While the voices in his head were gone, his anger was not. Even before he left the army he’d let a friend interview him for KALW, the NPR outlet in San Francisco. Then a lawyer in New York he knew interviewed him in connection with a civil case that involved Iraqi detainees and American contractors. Frontline knew something about the case and gave him a call. Before that summer and fall were over he’d also told Hardball and Democracy Now his story about what he called the culture of abuse. He was the first interrogator who had worked in Iraq to describe torture and abuse by American troops, and in the wake of the interviews he started working on a book, Fear Up Harsh: An Army Interrogator’s Dark Journey Through Iraq, that will be published in June. Army press spokesman John Paul Boyce responded to the Hardball interview by saying that the army “has never given authority to any soldier throughout this war to abuse or torture detainees. . . . We encourage Mr. Lagouranis to provide the army any new information so that it may be investigated thoroughly.”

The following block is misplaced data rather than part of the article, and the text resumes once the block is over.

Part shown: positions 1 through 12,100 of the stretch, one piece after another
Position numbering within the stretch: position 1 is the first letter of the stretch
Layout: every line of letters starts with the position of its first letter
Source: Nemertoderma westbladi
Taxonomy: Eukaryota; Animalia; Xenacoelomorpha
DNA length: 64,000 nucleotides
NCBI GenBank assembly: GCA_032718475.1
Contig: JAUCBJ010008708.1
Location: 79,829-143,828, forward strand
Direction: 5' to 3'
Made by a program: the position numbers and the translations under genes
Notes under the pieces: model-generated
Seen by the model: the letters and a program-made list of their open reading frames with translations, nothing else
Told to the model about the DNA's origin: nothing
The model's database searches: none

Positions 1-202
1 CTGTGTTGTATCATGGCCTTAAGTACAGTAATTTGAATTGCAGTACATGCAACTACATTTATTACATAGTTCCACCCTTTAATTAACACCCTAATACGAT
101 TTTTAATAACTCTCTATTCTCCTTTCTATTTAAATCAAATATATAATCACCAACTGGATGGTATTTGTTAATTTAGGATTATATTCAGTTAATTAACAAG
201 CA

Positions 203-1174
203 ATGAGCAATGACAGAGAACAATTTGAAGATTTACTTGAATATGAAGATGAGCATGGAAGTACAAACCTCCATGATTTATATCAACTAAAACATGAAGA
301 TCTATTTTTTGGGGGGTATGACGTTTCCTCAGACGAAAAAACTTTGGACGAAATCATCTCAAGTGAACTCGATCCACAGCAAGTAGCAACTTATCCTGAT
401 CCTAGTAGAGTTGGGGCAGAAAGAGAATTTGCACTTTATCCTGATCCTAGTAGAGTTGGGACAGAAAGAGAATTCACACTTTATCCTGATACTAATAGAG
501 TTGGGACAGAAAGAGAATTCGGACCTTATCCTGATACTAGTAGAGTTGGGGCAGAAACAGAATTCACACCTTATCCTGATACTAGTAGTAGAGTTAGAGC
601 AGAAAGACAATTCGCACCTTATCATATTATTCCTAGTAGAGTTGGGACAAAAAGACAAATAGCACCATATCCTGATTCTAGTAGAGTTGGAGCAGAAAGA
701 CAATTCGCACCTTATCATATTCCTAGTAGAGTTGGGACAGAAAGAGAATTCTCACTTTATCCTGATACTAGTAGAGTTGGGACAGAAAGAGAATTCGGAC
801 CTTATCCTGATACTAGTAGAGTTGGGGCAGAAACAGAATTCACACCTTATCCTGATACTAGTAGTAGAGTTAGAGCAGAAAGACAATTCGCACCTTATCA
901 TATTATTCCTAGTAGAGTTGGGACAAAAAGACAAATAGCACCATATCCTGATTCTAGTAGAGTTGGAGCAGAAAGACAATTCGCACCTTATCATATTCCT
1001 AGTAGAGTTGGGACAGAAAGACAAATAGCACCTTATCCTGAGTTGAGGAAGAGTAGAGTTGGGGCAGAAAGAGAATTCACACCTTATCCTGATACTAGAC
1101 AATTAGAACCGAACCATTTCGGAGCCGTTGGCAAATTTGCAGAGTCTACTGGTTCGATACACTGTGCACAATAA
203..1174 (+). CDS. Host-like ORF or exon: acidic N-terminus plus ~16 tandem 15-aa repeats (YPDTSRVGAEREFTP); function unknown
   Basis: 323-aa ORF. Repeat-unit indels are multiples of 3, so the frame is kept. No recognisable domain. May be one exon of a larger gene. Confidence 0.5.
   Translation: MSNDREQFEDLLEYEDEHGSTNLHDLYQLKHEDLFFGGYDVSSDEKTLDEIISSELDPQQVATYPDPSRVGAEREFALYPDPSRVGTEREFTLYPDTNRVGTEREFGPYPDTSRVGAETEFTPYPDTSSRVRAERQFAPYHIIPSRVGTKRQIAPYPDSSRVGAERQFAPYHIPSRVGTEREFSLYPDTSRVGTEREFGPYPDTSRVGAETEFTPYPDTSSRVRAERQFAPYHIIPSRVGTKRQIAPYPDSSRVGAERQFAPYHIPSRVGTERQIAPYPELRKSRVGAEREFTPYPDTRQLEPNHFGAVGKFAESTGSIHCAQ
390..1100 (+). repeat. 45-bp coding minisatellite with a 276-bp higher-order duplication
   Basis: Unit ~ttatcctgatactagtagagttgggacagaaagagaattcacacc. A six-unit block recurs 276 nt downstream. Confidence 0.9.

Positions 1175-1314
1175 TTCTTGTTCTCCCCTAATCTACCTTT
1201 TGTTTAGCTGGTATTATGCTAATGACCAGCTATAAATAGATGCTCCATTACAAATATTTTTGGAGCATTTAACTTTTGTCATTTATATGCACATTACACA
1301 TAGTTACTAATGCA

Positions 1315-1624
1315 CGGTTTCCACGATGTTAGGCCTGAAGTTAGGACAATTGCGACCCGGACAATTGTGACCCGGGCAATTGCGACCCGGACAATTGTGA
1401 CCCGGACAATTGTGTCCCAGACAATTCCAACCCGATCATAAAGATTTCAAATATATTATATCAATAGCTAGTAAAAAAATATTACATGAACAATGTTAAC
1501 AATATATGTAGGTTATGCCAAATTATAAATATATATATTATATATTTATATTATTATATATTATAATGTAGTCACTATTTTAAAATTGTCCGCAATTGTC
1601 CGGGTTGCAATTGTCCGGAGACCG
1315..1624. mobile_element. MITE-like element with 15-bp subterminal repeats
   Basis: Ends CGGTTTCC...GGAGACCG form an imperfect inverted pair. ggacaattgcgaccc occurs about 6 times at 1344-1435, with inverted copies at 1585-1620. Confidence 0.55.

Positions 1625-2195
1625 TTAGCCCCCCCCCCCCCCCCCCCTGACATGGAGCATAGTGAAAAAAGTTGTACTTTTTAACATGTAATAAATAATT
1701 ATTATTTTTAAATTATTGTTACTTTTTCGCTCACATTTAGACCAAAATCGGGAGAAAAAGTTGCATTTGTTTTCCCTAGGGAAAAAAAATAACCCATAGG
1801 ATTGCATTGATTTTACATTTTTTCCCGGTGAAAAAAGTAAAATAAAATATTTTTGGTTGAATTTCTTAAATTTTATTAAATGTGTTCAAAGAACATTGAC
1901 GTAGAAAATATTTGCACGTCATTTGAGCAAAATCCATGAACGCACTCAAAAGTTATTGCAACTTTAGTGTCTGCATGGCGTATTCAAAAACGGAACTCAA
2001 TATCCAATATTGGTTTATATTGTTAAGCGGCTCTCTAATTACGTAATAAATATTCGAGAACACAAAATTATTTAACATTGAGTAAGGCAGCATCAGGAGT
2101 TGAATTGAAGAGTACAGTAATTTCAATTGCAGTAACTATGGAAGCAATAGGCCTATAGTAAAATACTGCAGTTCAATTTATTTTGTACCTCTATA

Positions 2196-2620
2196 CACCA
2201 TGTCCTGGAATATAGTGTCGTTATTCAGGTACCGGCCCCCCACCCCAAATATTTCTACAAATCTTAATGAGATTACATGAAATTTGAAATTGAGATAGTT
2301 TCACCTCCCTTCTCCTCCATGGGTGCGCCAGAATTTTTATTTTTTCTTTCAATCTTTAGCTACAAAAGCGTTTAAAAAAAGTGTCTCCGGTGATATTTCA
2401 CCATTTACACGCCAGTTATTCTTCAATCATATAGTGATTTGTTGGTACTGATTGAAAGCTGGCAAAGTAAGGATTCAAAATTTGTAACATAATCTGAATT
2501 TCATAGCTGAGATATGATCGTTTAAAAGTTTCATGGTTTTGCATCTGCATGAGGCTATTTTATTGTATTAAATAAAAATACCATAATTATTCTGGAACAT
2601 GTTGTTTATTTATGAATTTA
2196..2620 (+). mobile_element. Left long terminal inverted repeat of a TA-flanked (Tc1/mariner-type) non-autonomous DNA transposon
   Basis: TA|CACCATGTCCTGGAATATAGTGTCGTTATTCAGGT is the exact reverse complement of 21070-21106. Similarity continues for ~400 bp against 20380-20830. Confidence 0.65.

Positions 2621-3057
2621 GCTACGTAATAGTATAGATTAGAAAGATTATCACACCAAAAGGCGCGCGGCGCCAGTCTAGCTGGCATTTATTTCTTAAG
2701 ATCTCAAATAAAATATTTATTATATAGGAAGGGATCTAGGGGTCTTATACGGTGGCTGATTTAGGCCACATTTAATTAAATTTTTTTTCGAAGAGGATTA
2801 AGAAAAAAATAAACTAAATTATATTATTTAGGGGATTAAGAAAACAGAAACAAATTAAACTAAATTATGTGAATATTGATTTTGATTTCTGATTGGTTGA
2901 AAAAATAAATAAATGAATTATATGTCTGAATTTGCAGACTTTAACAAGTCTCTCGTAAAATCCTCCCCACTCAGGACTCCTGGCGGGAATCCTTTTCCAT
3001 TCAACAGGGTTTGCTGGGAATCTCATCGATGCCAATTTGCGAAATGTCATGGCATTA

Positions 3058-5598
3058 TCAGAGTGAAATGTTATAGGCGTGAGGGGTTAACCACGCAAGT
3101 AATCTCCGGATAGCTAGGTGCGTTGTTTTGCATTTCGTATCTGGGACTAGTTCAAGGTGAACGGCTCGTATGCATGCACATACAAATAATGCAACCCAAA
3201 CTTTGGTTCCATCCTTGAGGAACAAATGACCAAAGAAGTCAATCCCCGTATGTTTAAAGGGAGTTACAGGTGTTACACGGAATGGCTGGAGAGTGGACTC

Lagouranis didn’t believe he had anything new to say to the army besides the abuse he’d reported in January 2004 in Abu Ghraib, in two CID interviews after he left Mosul that spring, three times to the marine chain of command at Kalsu in September and October, and again in an interview he’d instigated with CID after his return to Georgia in January 2005. After his appearance on Frontline was aired in October 2005, however, an investigator from the army’s CID came to Lagouranis’s apartment and asked why he hadn’t reported any of the abuse before going to the media. “The guy said to me, ‘We ran your name through the computer. We don’t have any reports from you.”